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Anglers could get to fish for native Gila trout for first time in a century

George Andrejko, AG&FD/Courtesy photo<br>
Anglers might soon have their first chance in a lifetime to fish for Gila trout in Arizona.

George Andrejko, AG&FD/Courtesy photo<br> Anglers might soon have their first chance in a lifetime to fish for Gila trout in Arizona.

Arizona anglers will have their first opportunity in more than a century to fish for Gila trout if the Game and Fish Commission approves a staff request Friday.

"This is a rare opportunity," said Kirk Young, chief of fisheries for the Arizona Game and Fish Department.

"If we can build excitement for native fish, we want to do that," added Rory Aikens, a department spokesperson. Fishing builds public support, and public support is one of the keys to recovering a species, he said. Another major key is appropriate habitat.

The federally threatened Gila trout is one of only two trout native to Arizona, alongside the state fish, the Apache trout. The federal government downlisted the Gila trout from endangered to threatened in 2006, and created a special rule to allow limited angling. The federal government hasn't listed any critical habitat for the fish.

The Gila trout disappeared from its native habitat in Arizona around 1900, long before the state had fishing regulations, Young said.

The state started stocking the Gila trout back into Gap Creek on the Prescott National Forest in the late 1960s, but the habitat wasn't that great and they didn't survive, Young said.

In recent years, the recovery program for this fish has been more successful.

Today about 1,000 of them are located in three streams: Frye Creek in southeast Arizona, Raspberry Creek in the White Mountains and Grapevine Creek east of Prescott, Young said.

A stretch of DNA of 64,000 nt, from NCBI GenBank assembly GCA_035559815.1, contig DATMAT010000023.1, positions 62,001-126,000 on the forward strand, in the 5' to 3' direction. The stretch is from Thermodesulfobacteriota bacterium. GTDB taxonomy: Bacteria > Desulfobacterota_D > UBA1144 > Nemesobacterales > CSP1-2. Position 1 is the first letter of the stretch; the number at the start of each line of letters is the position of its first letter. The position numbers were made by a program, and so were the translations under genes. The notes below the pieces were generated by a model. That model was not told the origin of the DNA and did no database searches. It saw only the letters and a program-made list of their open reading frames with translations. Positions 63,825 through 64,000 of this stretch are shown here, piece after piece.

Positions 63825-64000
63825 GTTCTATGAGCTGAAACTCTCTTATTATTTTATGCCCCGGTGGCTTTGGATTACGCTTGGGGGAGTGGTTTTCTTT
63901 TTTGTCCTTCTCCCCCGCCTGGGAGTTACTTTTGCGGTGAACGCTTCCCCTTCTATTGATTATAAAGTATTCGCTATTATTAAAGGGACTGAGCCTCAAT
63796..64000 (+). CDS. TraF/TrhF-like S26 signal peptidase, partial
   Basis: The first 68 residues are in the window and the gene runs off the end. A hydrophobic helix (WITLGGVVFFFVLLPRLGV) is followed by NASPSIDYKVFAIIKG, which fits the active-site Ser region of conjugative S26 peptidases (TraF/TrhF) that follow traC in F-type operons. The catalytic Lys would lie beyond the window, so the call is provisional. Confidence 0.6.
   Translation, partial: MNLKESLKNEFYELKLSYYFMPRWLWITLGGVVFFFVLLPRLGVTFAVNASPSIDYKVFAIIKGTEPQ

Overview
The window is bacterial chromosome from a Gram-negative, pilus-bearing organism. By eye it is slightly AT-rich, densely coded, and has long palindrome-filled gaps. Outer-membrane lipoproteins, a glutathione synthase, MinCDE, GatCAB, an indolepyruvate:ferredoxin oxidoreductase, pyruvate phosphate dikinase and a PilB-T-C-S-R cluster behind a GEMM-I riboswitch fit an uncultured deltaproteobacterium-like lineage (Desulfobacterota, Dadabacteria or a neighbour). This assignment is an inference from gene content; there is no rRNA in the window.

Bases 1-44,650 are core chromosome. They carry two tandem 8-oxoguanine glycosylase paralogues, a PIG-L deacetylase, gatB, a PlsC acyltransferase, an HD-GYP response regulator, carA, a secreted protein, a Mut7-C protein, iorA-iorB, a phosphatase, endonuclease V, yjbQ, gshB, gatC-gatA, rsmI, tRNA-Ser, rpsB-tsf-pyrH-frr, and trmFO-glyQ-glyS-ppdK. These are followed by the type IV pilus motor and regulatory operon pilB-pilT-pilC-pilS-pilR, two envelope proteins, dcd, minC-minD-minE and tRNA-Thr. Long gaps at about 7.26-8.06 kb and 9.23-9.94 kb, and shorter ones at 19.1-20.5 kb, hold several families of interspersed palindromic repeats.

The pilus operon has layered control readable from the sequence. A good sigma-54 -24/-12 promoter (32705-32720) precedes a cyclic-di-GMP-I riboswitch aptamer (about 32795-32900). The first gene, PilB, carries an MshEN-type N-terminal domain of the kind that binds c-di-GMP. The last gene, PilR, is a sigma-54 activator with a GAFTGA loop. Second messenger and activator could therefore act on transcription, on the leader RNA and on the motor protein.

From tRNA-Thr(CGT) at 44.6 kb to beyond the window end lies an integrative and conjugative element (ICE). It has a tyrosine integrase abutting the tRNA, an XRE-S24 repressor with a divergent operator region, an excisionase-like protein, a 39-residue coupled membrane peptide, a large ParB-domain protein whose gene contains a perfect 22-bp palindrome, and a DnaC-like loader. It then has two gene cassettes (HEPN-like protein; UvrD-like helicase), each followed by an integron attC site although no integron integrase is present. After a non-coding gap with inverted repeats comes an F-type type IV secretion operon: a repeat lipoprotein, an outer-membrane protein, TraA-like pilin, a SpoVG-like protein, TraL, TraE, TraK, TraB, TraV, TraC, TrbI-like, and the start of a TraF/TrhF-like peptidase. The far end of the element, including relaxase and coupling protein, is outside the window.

The Gila trout is native to only New Mexico and Arizona. New Mexico has a larger population and has been allowing people to fish for limited numbers of the Gila trout for a few years now.

The U.S. Fish and Wildlife Service raises the Gila at its Mora National Fish Hatchery in New Mexico, and it recently notified Arizona it has about 1,000 surplus Gila trout available.

Arizona has enough Gila trout for its recovery program, and these 9-inch to 15-inch fish are larger than the state usually stocks for that program anyway, Young said. The recovery stocking takes place in remote locations where the agency has to haul the fish in with backpacks or helicopters, so the smaller the fish the more they can bring in, he explained.

So the Arizona Game and Fish Department is asking the commission to approve stocking and fishing for these trout in the Frye Mesa Reservoir southeast of Thatcher, on Mt. Graham in the Coronado National Forest.

"If the commission approves the proposal, we would create another unique opportunity for anglers - fishing for five species of trout on the same mountain - Gila trout, Apache trout, brown trout, rainbow trout and brook trout," said Don Mitchell, Tucson regional fishers program manager for the state agency, in a press release.

Such an approval also would make Mount Graham the only mountain on earth where people could fish for both the Gila and Apache trout, he added.

State officials keep the non-native trout out of Frye Creek above the reservoir with a fish barrier. About 98 percent of the non-native trout that the state stocks in its waters are rainbows, Young said.

If the commission approves the request to fish for Gila trout - which Young believes it's likely to do - anglers could be going after the fish as soon as this month. They'll face a one-fish bag limit.

"We want to give the public a little taste of what's to come," Young said.

The agency hopes to eventually recover the native Gila trout to the point where people can fish for them more often.

While people would be able to keep the Gila trout they catch in Frye Mesa Reservoir, Young hopes they use a barbless hook, shoot a photo and put them back so even more people will get the rare opportunity to catch them.

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